The last meals before the sinking of the Lusitania
Unlike the Titanic, that struck an iceberg in the middle of the night, the Lusitania was torpedoed and sank by a German U-boat just after lunchtime.
We know what the final dinner consisted of on board the Titanic but lunch menus weren’t generally recorded in the same way as the lavish evening meals.
But we do know that the meals were equally luxurious on both ships. Here’s an example of a Lusitania lunch served to those in second class. Diners began their meal with Puree Soubise. The fish course was then Salmon Trout with Dutch Sauce. For the main course diners could choose from Steak and Kidney Pudding, Braised Veal with Lemon Sauce, Roast Turkey with Bread Sauce, Ox Tongue with Carrots.
The choice of sides included boiled rice, puree of turnips and boiled potatoes. Cold boiled ham was also on offer. Dessert followed and diners could select from Damson Tart, ‘Gelee Cunard’, Macaroon Toten, Saxon Pudding and ice cream. Cheese was then served and tea and coffee were available throughout and after the meal.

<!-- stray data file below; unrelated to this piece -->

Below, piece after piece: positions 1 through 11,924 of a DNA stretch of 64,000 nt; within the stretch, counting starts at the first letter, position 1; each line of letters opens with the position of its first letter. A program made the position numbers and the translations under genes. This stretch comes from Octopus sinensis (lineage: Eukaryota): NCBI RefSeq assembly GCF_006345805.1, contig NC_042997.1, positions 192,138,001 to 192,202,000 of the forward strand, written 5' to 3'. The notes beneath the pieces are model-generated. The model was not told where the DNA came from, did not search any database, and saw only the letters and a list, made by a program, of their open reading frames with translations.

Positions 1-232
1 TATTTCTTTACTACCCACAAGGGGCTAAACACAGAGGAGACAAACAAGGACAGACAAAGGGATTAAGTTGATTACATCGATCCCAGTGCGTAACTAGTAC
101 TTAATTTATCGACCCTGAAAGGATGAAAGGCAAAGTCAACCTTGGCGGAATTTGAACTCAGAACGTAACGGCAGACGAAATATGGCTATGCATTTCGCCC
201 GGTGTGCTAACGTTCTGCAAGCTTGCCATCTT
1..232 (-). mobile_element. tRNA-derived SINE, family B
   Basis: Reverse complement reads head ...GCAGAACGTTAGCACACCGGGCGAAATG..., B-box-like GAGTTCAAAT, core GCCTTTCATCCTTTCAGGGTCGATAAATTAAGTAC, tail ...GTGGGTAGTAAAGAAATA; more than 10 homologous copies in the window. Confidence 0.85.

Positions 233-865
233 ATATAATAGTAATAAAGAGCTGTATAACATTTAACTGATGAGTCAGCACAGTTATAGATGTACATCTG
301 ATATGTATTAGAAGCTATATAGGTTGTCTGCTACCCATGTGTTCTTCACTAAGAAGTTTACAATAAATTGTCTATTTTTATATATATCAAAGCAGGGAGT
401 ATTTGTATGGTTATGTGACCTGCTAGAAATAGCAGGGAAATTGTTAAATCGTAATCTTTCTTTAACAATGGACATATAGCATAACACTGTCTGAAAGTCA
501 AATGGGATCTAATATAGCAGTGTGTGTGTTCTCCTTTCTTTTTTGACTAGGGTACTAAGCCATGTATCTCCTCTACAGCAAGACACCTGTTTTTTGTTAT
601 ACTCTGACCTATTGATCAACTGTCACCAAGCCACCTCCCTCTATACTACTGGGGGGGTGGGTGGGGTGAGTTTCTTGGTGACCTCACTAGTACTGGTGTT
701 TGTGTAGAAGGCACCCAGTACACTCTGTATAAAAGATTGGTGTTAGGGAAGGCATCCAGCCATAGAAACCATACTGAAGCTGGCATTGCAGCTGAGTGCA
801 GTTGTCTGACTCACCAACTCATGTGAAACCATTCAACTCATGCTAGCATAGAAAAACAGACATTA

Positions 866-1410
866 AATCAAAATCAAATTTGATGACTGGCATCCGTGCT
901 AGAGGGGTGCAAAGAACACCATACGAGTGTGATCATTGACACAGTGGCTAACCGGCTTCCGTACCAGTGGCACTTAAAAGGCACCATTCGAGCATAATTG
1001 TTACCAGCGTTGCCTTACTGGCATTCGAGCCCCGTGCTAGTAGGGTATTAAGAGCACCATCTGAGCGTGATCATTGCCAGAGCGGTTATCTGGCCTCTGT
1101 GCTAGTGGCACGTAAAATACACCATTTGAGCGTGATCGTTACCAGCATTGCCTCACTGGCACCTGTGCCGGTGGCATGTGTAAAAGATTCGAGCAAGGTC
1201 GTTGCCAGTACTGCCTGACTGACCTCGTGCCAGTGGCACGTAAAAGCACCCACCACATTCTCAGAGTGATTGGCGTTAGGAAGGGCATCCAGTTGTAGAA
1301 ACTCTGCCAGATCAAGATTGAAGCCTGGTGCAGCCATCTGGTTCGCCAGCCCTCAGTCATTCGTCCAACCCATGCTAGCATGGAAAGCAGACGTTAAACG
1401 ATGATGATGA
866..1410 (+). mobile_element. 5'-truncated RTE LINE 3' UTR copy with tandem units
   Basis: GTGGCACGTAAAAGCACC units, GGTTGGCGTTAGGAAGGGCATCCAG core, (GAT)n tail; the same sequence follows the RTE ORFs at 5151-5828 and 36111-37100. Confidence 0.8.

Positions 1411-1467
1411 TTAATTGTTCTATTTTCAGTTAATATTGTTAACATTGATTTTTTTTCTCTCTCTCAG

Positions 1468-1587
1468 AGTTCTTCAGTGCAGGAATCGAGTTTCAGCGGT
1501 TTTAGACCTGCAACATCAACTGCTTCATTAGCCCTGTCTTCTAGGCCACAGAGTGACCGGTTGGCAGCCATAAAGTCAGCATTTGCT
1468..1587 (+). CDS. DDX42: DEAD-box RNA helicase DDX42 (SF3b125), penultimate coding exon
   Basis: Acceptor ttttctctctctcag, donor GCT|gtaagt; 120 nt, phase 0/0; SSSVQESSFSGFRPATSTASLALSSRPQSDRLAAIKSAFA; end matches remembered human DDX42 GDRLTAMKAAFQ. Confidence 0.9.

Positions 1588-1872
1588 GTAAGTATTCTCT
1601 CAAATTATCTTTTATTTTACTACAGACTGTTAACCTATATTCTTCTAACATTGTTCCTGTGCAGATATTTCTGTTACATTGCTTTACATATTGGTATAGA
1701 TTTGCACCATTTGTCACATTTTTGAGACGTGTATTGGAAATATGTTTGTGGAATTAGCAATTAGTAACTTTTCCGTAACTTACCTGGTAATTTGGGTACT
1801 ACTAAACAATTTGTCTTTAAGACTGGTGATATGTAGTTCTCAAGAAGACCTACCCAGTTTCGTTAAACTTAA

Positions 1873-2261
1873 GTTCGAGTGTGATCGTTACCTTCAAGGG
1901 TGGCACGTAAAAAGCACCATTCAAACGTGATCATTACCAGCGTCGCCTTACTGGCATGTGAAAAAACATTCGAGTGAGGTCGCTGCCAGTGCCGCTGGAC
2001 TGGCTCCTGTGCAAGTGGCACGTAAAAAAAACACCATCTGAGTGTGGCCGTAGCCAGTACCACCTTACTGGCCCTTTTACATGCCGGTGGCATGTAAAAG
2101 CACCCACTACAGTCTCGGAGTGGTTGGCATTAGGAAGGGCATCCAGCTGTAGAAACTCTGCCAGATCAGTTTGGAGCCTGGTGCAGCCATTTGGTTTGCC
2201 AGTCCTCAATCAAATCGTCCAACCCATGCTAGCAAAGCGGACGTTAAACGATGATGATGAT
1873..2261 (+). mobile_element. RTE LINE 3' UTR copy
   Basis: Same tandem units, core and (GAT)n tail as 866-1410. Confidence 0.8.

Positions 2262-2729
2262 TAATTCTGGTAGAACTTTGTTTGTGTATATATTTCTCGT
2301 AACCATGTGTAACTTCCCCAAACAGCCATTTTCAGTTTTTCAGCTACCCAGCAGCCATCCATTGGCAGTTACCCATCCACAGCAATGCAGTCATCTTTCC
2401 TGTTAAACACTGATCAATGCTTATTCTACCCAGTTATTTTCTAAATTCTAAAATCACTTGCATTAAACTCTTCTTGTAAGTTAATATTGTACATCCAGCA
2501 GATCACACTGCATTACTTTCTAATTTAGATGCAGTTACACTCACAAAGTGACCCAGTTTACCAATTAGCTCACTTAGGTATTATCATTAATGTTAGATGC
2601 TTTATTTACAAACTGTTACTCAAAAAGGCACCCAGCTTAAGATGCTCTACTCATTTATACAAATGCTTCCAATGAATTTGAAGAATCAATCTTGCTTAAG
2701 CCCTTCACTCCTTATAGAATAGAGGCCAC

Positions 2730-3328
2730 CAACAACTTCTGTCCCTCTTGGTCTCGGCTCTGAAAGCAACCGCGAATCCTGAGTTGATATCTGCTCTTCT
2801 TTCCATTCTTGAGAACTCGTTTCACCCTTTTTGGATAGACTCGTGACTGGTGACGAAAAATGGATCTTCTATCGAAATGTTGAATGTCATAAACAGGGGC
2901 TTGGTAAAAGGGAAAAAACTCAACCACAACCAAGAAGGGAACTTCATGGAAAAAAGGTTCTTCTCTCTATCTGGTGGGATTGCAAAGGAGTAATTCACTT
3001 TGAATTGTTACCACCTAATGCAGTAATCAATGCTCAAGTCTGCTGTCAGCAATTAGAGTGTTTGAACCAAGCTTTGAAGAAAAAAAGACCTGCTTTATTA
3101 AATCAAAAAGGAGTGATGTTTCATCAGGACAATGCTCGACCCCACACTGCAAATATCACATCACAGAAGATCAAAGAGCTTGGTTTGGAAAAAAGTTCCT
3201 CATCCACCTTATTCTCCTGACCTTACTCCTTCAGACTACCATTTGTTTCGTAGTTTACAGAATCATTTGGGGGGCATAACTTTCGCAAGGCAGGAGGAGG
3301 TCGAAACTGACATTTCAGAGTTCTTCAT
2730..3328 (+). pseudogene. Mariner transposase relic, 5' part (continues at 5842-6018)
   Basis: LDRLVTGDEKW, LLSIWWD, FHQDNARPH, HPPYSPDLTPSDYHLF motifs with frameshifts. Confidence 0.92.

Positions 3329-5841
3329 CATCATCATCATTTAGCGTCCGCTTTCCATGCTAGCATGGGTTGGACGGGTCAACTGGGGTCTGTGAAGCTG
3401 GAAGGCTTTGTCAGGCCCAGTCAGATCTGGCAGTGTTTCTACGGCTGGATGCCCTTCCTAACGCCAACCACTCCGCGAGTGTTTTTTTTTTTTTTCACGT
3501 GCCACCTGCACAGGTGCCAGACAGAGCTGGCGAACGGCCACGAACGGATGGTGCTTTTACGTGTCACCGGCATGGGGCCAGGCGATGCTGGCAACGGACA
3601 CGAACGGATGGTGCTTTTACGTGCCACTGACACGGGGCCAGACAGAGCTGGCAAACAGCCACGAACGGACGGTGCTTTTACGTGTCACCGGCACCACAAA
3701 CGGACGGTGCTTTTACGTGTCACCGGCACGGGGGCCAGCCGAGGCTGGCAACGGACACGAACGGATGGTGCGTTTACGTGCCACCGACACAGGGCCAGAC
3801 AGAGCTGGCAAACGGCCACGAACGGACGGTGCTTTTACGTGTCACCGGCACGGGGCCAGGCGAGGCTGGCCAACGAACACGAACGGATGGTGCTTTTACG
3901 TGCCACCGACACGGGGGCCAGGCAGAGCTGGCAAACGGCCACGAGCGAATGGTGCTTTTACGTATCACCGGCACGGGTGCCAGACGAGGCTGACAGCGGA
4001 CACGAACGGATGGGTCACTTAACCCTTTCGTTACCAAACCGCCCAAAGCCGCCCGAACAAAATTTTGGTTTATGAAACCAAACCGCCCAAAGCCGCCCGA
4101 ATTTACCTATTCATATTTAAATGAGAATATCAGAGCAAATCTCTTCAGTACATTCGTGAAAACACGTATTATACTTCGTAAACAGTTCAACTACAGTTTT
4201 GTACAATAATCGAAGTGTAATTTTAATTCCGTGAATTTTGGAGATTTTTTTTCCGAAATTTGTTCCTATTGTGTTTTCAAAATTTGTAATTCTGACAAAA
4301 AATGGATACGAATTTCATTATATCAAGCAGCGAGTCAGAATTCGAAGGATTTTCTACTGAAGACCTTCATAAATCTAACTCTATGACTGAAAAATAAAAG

Here’s how the first class passengers dined for lunch. They would have a choice of appetisers – grapefruit cocktail, Croute au Pot, Creme Dubarry and a variety of hors d’oeuvres. Fresh river Sole Tartare was served as the fish course, followed by the choice of Vol au Vent Royale or Snipe en Cocotte Grand Mere.
For their main course, first class diners chose from Sirloin Rib of Beef, Quarters of Lamb with mint sauce or York Ham Madere. If diners were prepared to wait an extra ten minutes to be served, they could also enjoy Chateaubriand aux Primeurs from the grill. The cold option was turkey with cranberry sauce and the sides available were distinctly superior to the second class menu as they included French beans, cauliflower au gratin, and chateau potatoes. (At least, they sounded posher).
To follow, there were French ices, Salamoas a la Creme, Pouding Talma and the delightfully-named ‘frivolities’. Tea wasn’t served in first class and poshly, the coffee was described as ‘café’.
Bear in mind that lunch was served not too far behind the lavish Lusitania breakfast. On offer to start the day were juices, tea, coffee and cocoa, cereals, oatmeal smoked kippers, turbot, calf’s liver, roast lamb eggs cooked to order, bacon, pancakes, pastries, scones, marmalades, jams fresh fruits and baked apples.
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